his body only, which descended to the grave; or that it was not a real, but only virtual, descent, by which his death extended to the destruction of the powers of hell; or that his soul was not his intellectual spirit, or immortal soul, but his living soul, which descended into hell, that is, continued in the state of death: I say, if any of these senses could have been affixed to this Article, the Apollinarians' answer might have been sound, and the catholics' argument of no validity. But being those heretics did all, acknowledge this Article; being the catholic fathers did urge the same to prove the real distinction of the soul of Christ both from his Divinity and from his body, because his body was really in the grave when his soul was really present with the souls below; it followeth that it was the general doctrine of the Church, that Christ did descend into hell by a local motion of his soul, separated from his body, to the places below where the souls of men departed were.

Nor can it be reasonably objected, that the argument of the fathers was of equal force against these heretics, if it be understood of the animal soul, as it would be if it were understood of the rational; as if those heretics had equally deprived Christ of the rational and animal soul. For it is most certain that they did not equally deprive Christ of both; but most of the Apollinarians denied a human soul to Christ only in respect of the intellectual part, granting that the animal soul of Christ was of the same nature with the animal soul of other men. If therefore the fathers had proved only that the animal soul of Christ had descended into hell, they had brought no argument at all to prove that Christ had a human intellectual soul. It is therefore certain that the catholic fathers in their opposition to the Apollinarian heretics did declare, that the intellectual and immortal soul of Christ descended into hell.

The only question which admitted any variety of discrepance among the ancients was, Who were the persons to whose souls the soul of Christ descended ? and that which dependeth on that question, What were the end and use of his descent ? In this indeed they differed much, according to their several ap

At first indeed the Apollinarians did negare non potuerunt. Videte absurdi80 speak, as if they denied the human tatem et insaniam non ferendam. Anisoul in both acceptations ; but afterwards mam irrationalem eum habere voluerunt, they clearly affirmed the buxh, and denied rationalem negaverunt;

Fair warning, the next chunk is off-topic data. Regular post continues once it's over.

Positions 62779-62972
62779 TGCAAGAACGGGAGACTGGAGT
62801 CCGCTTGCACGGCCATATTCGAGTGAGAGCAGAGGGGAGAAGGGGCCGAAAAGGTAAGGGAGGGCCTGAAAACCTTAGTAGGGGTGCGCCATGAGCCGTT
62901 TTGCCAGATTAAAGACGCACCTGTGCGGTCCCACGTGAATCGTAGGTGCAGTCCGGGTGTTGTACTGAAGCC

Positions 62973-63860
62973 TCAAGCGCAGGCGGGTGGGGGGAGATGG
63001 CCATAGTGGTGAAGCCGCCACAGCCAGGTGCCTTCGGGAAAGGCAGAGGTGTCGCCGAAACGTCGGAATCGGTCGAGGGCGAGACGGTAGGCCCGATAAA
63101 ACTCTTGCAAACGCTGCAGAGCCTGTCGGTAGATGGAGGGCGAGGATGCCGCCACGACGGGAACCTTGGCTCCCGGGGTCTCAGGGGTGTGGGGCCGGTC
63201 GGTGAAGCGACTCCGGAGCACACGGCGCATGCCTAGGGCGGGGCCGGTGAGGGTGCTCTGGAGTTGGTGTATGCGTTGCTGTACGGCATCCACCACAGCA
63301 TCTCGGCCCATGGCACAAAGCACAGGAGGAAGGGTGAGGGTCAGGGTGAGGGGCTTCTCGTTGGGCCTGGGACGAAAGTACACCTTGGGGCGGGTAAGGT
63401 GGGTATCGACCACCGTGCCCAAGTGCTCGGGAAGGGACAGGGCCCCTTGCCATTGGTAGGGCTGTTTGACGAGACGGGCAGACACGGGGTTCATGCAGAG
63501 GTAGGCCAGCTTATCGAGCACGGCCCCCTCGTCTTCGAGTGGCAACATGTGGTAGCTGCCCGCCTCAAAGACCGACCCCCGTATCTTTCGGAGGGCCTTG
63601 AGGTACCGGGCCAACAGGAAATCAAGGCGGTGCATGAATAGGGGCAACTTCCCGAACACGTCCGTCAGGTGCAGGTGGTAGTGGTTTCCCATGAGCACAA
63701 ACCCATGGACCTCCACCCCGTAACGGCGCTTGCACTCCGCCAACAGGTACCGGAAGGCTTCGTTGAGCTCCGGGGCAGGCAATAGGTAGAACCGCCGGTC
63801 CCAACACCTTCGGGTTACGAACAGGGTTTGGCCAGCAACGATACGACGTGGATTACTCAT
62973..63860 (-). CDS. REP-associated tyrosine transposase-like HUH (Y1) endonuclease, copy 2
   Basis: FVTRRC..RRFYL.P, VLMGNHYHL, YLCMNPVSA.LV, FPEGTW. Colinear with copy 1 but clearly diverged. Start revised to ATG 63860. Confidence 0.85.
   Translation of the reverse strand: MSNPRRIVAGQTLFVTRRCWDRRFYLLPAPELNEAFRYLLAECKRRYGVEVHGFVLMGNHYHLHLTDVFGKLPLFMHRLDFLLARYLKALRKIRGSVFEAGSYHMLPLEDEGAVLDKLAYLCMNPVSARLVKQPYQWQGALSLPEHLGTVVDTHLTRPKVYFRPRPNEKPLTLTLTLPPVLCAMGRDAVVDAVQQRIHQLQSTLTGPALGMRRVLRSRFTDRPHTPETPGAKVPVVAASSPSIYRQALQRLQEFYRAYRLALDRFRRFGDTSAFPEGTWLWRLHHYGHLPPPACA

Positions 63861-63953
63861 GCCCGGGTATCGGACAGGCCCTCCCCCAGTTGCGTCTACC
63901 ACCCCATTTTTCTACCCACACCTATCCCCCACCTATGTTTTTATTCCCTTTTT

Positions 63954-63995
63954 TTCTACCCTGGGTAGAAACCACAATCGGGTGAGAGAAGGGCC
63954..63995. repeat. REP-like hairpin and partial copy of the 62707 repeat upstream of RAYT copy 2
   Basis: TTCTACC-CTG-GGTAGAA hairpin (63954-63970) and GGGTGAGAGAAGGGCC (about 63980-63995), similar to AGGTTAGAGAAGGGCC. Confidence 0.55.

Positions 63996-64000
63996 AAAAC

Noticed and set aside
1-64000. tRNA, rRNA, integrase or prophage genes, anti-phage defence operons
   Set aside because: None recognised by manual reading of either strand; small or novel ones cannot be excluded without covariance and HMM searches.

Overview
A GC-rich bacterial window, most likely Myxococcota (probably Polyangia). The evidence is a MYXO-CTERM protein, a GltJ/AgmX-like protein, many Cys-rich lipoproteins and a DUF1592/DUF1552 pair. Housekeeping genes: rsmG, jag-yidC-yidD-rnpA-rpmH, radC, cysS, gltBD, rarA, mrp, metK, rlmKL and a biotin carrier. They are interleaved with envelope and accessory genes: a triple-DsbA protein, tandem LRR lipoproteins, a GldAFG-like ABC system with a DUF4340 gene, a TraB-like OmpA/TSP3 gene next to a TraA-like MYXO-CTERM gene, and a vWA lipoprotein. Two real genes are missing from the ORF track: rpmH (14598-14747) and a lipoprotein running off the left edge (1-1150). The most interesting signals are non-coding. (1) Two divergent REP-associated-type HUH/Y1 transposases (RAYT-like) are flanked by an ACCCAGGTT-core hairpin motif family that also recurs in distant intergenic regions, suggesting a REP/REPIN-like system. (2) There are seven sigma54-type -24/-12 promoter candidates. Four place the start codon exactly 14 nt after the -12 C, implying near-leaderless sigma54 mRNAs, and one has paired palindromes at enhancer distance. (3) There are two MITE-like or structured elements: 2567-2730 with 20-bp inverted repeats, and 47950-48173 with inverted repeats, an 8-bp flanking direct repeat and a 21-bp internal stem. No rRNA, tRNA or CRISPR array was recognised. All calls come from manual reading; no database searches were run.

dederunt ei the voüs alone. So Socrates testifies of animam pecoris, subtraxerunt animam therm : Πρότερον μεν έλεγον αναληφθήναι τον hominis.' S. August. Tract. 47. in loan. άνθρωπον υπό του θεού Λόγου εν τη οικονομία Ø. 8. This was so properly indeed the της ενανθρωπήσεως ψυχής άνευ: είτα ως εκ Apollinarian heresy, that it was thereby μετανοίας επιδιορθούμενοι, προσέθηκαν ψυχήν distinguished from the Arian. Nam μεν ανειληφέναι, νούν δε ουκ έχειν αυτήν, αλλ' Apollinaristæ quidem carnis et animæ είναι τόν Θεόν Λόγον αντί του εις τον αναλη . naturam sine mente adsumpsisse Domiperra äv@gamo. Hist. 1. ii. c. 46. Nam num credunt, Ariani vero carnis tantumet aliqui eorum fuisse in Christo animam modo. Facundus, l. ix. c. S.

prehensions of the condition of the dead, and the nature of the place into which the souls before our Saviour's death were gathered; some looking on that name which we translate now hell, hades, or infernus, as the common receptacle of the souls of all '

men,* both the just and unjust, thought the soul of Some of the ancient fathers did be- cles, one for the good and virtuous, the lieve that the word ain; in the Scriptures' other for the wicked and unjust (accordhad the same signification which it bathing to that of Diphilus, 'ap. Clem. Ales. among the Greeks, as comprehending all, Strom. v. c. 14. p. 721... the souls both of the wicked and the just; Και γάρ καθ' άδην δύο τρίβους νομίζομεν, and so they took infernus in the same'la Μίαν δικάιων, χατέραν ασεβών' οδόν titude. As therefore the ancient Greeks and'that' of Plato; in Gorgia, p. 166. OTTO did assign one mons for all which died, ούν επειδαν τελευτήσωσι, δικάσουσιν εν τα λείΠάντας όμως θνητούς αιδης δέχεται" and κοι μώνι εν τη τριόδων, εξ ης φέρετoν τω οδώ, η μεν τον άδην πάντες έξουσιν βροτοί as they made εις μακάρων νήσους, η δε εις τάρταραν» and within that one a dus two several recepta- : that of Virgil, Æn. vi. 540.

Hic locus est, partes ubi se via findit in ambas :
Dextera, quæ Ditis magni sub mænia tendit,
Hac iter Elysium nobis : at læva malorum

Exercet pænas, et ad impia Tartara mittit.) as they did send the best of men to once in the same place. 'oi di Siraso in ob Bry there io be happy, and taught rewards to ύν μέν συνέχονται, αλλ' ού του αυτό τόπο και be received there as well as punishments : και οι άδικοι. Μία γαρ εις τούτο το χωρίον (Λέγεται δε υπό του μελικού Πινδάρου ταυτί

rdbogos, &c. There was but one passage περί των ευσεβέων έν έδου,

into the hades, saith he; but when that Τοϊσι λάμπει μένος αελίου

gate was passed, the just went on the Τάν ενθάδε νύκτα κάτω,